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By a Special Correspondent of the

St. Louis Post Dispatch Sunday Magazine

April 3, 1938

Goody Cole newspaper article artwork

HAMPTON, NEW HAMPSHIRE …. Eunice “Goody” Cole, by all accounts, was a buxom housewife of the middle seventeenth century who was famous for the sharpness of her tongue and the sweetness of the water in her well. Seafaring men of Hampton Beach said the water from Goody Cole’s well never turned brackish in the ship, no matter how long the voyage. Today the well has fallen to ruin, and there is none to say what properties preserved it from the stench of wooden ships, but from it sprang the legend which, aided by Goody’s tongue, caused her to be tried as a witch.

The story of how the good housewife, broken by hunger and imprisonment, was transformed gradually into a shriveled, decrepit hag, despised and shunned by her neighbors, and how she was finally vindicated of the charge of witchcraft by 300 descendants of her neighbors at the the annual town meeting in Hampton on March 8, 1938, is a chapter in the history of New England.

Scene where Goody Cole was charged with putting a curse on cattle.

Goody was tried and convicted in 1656 — 36 years before the witchcraft cases in Salem, Massachusetts — on a charge of putting a fatal curse on her neighbors’ cattle. A stake was driven through her heart after her death, many years later, to prevent her body being carried away by the devil.

Goody owes the belated pardon of her townsmen partly to the current revolt against blue laws and Puritan tradition in New England, and partly to the research into the town’s history which is being conducted in preparation for the Hampton tercentenary this summer. Two years ago James Michael Curley, then Governor of Massachusetts, started the trend of apologizing for the acts of founding fathers by signing a bill passed by the Great and General Court of Massachusetts revoking a 301-year-old sentence of expulsion against Roger Williams.

Frederick R. Batchelder, John W. Perkins, John W. R. Brooks, 1938

L. to R.: Commissioner Frederick R. Batchelder;
Judge John W. Perkins and John W. R. Brooks,
moderator of the town meeting which
reinstated Goody Cole to citizenship.

In Hampton, first town in New England to expunge witchcraft charges from its record, the movement to restore Goody’s good name and give her decent burial was started by a quasi-historical social club called the ” Society in Hampton Beach for the Apprehension of Those Falsely Accusing Eunice (Goody) Cole of Having Familiarity With the Devil .” The Cole name is quite common in New England, and several branches of the family have considerable wealth and prominence. Scions of the family include many selectmen, county commissioners, State representatives and judges — even the Adjutant-General of the Massachusetts National Guard. The society with the long name includes descendants of both Goody’s accusers and her family. [Ed. note: Goody Cole had no known children.]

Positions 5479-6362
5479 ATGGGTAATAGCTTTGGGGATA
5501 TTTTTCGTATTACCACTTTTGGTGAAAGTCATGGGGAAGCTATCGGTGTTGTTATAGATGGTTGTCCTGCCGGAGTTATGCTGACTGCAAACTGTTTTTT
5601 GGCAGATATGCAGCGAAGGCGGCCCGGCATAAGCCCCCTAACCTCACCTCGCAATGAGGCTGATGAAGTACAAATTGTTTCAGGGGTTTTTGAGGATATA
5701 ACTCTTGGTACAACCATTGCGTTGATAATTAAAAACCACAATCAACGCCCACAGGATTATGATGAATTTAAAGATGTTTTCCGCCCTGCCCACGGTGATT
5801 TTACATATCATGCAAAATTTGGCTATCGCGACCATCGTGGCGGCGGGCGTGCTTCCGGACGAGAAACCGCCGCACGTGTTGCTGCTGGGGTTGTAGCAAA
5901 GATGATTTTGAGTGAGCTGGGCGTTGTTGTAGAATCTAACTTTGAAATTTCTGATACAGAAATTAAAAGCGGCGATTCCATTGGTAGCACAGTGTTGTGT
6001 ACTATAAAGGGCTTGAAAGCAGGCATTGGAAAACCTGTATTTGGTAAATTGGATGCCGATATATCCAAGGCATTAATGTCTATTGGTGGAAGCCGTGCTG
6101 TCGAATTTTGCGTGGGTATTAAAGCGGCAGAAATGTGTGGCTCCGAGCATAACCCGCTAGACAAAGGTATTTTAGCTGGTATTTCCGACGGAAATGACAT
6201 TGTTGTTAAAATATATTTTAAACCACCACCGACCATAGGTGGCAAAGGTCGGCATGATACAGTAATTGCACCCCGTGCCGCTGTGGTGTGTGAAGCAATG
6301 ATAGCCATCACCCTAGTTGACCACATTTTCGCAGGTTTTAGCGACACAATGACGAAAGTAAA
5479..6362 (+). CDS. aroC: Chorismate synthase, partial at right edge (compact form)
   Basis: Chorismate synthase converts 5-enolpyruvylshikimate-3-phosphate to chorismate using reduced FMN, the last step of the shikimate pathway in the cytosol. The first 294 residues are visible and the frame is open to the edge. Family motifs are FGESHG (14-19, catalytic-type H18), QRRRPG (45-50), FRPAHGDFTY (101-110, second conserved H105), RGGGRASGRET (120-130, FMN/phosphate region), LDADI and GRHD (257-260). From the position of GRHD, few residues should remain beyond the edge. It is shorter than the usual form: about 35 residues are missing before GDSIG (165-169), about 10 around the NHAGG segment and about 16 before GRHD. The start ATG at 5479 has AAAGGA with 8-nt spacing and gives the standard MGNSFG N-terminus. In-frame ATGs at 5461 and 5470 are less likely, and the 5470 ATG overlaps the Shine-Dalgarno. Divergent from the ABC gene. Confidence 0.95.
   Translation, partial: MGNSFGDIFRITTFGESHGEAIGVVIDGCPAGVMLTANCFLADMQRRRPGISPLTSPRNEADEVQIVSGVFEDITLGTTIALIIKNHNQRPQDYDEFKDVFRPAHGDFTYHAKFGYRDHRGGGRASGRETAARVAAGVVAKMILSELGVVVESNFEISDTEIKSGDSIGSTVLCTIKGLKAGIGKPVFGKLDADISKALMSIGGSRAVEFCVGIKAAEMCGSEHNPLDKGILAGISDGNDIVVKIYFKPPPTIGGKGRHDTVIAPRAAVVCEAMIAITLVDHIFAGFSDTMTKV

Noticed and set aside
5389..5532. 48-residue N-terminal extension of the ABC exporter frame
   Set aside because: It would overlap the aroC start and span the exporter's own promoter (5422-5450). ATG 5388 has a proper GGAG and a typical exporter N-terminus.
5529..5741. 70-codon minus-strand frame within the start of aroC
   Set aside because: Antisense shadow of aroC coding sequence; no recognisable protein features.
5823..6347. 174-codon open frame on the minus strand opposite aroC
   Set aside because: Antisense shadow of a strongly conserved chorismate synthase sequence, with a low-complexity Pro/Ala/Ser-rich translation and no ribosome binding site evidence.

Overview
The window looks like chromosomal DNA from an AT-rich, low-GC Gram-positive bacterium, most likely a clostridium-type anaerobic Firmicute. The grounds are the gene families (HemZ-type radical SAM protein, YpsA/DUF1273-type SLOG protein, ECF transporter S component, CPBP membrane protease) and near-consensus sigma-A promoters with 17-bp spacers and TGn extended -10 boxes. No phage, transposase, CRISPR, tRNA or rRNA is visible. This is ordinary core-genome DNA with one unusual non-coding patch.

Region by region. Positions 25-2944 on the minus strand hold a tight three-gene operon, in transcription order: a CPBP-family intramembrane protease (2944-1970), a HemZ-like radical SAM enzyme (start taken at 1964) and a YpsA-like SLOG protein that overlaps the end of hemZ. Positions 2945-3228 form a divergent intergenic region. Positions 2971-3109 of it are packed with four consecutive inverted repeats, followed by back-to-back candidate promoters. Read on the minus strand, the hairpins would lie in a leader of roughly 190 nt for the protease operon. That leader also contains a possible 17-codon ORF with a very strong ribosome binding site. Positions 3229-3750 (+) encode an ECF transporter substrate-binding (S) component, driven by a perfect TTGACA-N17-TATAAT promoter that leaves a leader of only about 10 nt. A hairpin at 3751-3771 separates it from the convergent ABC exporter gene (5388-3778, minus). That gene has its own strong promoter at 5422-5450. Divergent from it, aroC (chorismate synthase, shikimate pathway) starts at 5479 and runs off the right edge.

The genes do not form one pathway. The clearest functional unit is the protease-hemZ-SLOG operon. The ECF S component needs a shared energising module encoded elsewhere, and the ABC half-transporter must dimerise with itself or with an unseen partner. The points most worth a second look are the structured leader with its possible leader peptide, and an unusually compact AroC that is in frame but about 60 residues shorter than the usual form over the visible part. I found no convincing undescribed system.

Several years after its organization, the society finally persuaded the selectmen of Hampton to insert the following resolution as Article 16 in the warrant for the 1938 annual town meeting:

“Resolved: That we, the citizens of the town of Hampton in town meeting assembled do hereby declare that we believe Eunice (Goody) Cole was unjustly accused of witchcraft and of familiarity with the devil in the seventeenth century, and we do hereby restore to the said Eunice Cole her rightful place as a citizen of the town of Hampton, and

Goody Cole urn
The Goody Cole urn

“Be it further resolved: That at such time as the selectmen shall elect during the tercentenary of the town of Hampton, appropriate and fitting ceremonies shall be held to carry out the purposes of this resolution by publicly burning certified copies of all official documents relating to the false accusations against Eunice (Goody) Cole, and that the ashes of the burned documents, together with soil from the reputed last resting place and from the site of the home of Eunice (Goody) Cole be gathered in an urn and reverently placed in the ground at such place in the town of Hampton as the selectmen shall designate.”

At the town meeting in the ancient town meeting house, not a single descendant of the accusers of Goody Cole arose to defend the persecution. After unanimous vote to reinstate her, the old Paul Revere bell was tolled to signify the great error had been rectified.

Goody Cole’s house was in “The Island” or “Willows” section of Hampton Beach, and past it moved all the traffic between Hampton Landing and the sea. Some of the persons on the boats that passed Cole’s Point shouted unpleasant words at Goody which she repaid in kind.

It is said that she answered the taunts of a group of young people in a boat by threatening them with storm and disaster. Whittier described the supposed incident as follows:

Once in the old Colonial days,
Two hundred years ago and more,
A boat sailed down through the winding ways
Of Hampton River to that low shore . . . .
“Fie on the witch?” cried a merry girl,
As they rounded the point where Goody Cole
Sat by here door with her wheel atwirl,
A bent and blear eyed poor old soul.
“Oh!” she muttered, “ye’re brave today!
But I hear the little waves laugh and say
‘The broth will be cold that waits at home;
For it’s one to go, but another to come!'”
“She’s cursed,” said the skipper; “speak her fair;
I’m scary always to see her shake
Her wicked head with its wild gray hair,
And nose like a hawk, and eyes like a snake.”
But merrily still with laugh and shout,
From Hampton River the boat sailed out.

Suddenly seaward swept the squall;
The low sun smote through cloudy rack;
The Shoals stood clear ion the light, and all
The trend of the coast lay hard and black.
But far and wide as eye could reach,